In a sign of escalating tensions between the United States and Pakistan, US Ambassador to the United Nations Nikki Haley accused Pakistan of playing “a double game for years” and confirmed the administration will withhold $255 million in aid to the country.
“They work with us at times, and they also harbor the terrorists that attack our troops in Afghanistan,” Haley said Tuesday at a news conference. “That game is not acceptable to this administration.”
Her remarks came a day after President Donald Trump accused Pakistan of lying to and deceiving the US despite receiving billions in foreign aid.
The Pakistani government said earlier Tuesday that recent comments from US leaders were “completely incomprehensible” and could damage the trust between the countries.
Haley said the White House expects far more cooperation from the Pakistani government in the fight against terrorism. Trump is willing “to go to great lengths to stop all funding from Pakistan as they continue to harbor and support terrorism,” Haley said.
Pakistan’s Ambassador to the United Nations responded to Haley’s comments by saying Pakistan had made the biggest contribution to fighting international terrorism, and that it had been unfairly blamed for US failures.
“US spokespersons should not shift the blame for their own mistakes and failures onto others,” said Maleeha Lodhi. “We can review our cooperation if it is not appreciated. Pakistan’s cooperation is not based on any consideration of aid but on our national interests and principles.”
Earlier Tuesday, Pakistani Prime Minister Shahid Khaqan Abbasi chaired a National Security Committee (NSC) meeting, attended by the country’s Foreign, Interior and Defense Ministers, along with chiefs of staff of the army, navy and air force.
In a statement following the meeting, the NSC expressed “deep disappointment” at recent US leadership comments, which it said were “completely incomprehensible as they contradicted facts manifestly, struck with great insensitivity at the trust between two nations built over generations, and negated the decades of sacrifices made by the Pakistani nation.”
It said there had been close interaction with the US following Trump’s initial policy statements regarding South Asia, and that recent visits to Pakistan by Secretary of State Rex Tillerson and Defense Secretary James Mattis were “robust and forward-looking.”
The NSC claimed that Pakistan’s counterterrorism campaign had, at great financial cost, “served as a bulwark against the possible expansion of scores of terrorist organizations currently present in Afghanistan – a fact acknowledged by US authorities at the highest levels.”
“Even more importantly the huge sacrifices made by Pakistan, including the loss of tens of thousands of lives of Pakistani civilians and security personnel, and the pain of their families, could not be trivialized so heartlessly by pushing all of it behind a monetary value – and that too an imagined one,” the statement said.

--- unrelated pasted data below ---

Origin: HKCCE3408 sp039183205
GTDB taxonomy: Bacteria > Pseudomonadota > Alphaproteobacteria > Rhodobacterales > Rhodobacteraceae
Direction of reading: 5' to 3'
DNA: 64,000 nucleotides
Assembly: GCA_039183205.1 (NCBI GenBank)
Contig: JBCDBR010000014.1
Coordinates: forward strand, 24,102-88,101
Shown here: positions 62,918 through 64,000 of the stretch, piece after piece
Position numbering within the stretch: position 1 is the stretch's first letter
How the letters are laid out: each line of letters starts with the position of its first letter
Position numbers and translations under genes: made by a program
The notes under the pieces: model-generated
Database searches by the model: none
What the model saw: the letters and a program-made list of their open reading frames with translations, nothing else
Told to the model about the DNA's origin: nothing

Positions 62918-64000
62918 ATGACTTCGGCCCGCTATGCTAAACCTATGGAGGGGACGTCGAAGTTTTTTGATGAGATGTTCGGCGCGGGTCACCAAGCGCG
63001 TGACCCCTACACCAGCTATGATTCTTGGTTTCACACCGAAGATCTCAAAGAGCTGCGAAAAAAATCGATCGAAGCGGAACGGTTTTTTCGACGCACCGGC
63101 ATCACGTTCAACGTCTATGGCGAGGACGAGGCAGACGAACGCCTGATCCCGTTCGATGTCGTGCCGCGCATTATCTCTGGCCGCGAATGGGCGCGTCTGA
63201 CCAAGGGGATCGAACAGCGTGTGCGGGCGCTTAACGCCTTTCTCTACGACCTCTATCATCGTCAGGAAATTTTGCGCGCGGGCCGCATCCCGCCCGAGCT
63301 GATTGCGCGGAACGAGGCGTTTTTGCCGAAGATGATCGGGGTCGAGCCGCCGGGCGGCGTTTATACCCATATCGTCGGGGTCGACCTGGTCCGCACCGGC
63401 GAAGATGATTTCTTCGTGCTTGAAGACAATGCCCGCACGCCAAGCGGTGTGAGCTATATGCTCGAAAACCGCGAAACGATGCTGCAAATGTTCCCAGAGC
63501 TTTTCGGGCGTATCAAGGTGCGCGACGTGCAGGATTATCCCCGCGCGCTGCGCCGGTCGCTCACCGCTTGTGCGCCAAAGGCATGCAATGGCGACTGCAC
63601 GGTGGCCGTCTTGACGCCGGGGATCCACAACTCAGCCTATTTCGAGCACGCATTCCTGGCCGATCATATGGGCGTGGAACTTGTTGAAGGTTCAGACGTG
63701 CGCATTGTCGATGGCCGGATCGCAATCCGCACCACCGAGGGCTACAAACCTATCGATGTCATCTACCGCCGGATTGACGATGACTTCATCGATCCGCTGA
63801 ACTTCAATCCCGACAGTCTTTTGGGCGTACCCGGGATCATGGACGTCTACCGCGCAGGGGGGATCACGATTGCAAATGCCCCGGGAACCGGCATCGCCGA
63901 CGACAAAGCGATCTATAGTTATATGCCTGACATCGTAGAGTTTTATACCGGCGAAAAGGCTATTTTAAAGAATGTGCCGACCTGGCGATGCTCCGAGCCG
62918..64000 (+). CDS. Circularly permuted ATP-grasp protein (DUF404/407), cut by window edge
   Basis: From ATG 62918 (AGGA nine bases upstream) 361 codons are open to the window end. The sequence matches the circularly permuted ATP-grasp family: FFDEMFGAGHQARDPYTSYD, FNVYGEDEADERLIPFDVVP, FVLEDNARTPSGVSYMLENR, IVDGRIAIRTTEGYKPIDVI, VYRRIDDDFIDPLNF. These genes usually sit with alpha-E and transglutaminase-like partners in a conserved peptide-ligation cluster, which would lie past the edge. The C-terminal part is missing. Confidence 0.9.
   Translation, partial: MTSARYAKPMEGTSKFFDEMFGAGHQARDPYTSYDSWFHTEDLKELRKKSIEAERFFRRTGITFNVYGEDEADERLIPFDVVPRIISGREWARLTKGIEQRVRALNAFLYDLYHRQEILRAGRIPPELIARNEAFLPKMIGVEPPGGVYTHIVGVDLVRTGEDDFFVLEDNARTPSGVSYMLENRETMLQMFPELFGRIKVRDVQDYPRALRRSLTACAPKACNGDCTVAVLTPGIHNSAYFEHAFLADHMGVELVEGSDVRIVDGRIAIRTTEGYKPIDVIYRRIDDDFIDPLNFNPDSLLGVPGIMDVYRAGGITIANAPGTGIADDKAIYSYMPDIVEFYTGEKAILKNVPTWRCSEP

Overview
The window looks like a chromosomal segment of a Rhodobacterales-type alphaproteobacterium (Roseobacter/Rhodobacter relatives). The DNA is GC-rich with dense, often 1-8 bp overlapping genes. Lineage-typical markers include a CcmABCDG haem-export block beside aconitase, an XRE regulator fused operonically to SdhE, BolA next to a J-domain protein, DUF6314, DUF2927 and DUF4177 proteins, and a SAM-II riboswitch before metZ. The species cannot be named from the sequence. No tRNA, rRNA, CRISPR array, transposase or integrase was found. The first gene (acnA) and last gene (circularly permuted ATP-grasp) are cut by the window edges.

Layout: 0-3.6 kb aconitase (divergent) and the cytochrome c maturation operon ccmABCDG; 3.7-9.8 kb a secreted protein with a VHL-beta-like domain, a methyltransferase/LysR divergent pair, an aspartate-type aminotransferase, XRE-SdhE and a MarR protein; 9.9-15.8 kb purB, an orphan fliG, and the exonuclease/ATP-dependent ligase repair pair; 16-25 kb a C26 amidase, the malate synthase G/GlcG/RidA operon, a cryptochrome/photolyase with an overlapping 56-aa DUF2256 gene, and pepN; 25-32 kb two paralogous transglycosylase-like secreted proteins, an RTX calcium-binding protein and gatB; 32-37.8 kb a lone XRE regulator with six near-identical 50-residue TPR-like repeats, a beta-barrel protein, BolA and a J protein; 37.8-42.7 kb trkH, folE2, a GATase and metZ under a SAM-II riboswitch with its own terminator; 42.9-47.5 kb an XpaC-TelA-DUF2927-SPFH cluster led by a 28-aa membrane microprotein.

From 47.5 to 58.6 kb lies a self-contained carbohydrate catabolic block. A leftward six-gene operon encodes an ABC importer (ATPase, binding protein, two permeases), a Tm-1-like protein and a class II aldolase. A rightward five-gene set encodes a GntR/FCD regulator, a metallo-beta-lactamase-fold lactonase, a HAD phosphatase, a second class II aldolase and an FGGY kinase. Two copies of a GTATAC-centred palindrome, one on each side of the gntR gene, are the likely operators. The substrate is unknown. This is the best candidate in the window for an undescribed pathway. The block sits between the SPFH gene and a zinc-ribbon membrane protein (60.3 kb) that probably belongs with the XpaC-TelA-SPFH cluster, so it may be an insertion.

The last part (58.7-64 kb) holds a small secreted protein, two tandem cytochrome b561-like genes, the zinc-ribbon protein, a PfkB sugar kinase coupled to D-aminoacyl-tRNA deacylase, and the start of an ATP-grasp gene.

Claiming the roots of terrorism in Afghanistan were due to corruption, drug production and ungoverned terrorist havens, “the Committee observed that Pakistan cannot be held responsible for the collective failure in Afghanistan and that blaming allies certainly does not serve the shared objective of achieving lasting peace in Afghanistan and the region,” the NSC statement said.
The statement said that “despite all unwarranted allegations, Pakistan cannot act in haste and will remain committed to playing a constructive role towards an Afghan-led and Afghan-owned peace process, not just for the sake of its own people, but also for the peace and security of the region and international community”.
Following the NSC meeting, Foreign Minister Khawaja Asif offered to pay for Trump to carry out an audit on his claim that Pakistan had received $33 billion in US aid over the past 15 years.
“He can hire a US based Audit firm on our expense to verify this figure & let the world know who is lying & deceiving,” Asif wrote in a tweet.
A separate tweet from the Government of Pakistan contained a graph showing a drastic decline number of its civilians killed by Islamist militants. It claimed the number of Pakistanis killed in terror attacks had dropped significantly over the past five years, and that the number of people killed in the country since 2003 had cost the state $123 billion.
Meanwhile, around 200 members of the Difa-e-Pakistan Council, a coalition of Islamist parties, demonstrated against the US in Karachi, holding “Dump Trump” placards and burning the American flag. A similar protest was held in Lahore, according to AFP.
On Monday, US Ambassador David Hale was summoned to Pakistan’s Foreign Ministry ministry to meet with senior officials, a US Embassy spokesman confirmed.
The White House said that it would continue to withhold $255 million in military aid to Pakistan out of frustration over what it has characterized as Islamabad’s obstinacy in confronting terrorist networks.
CNN’s Sophia Saifi reported from Islamabad. Hilary Clarke wrote from London.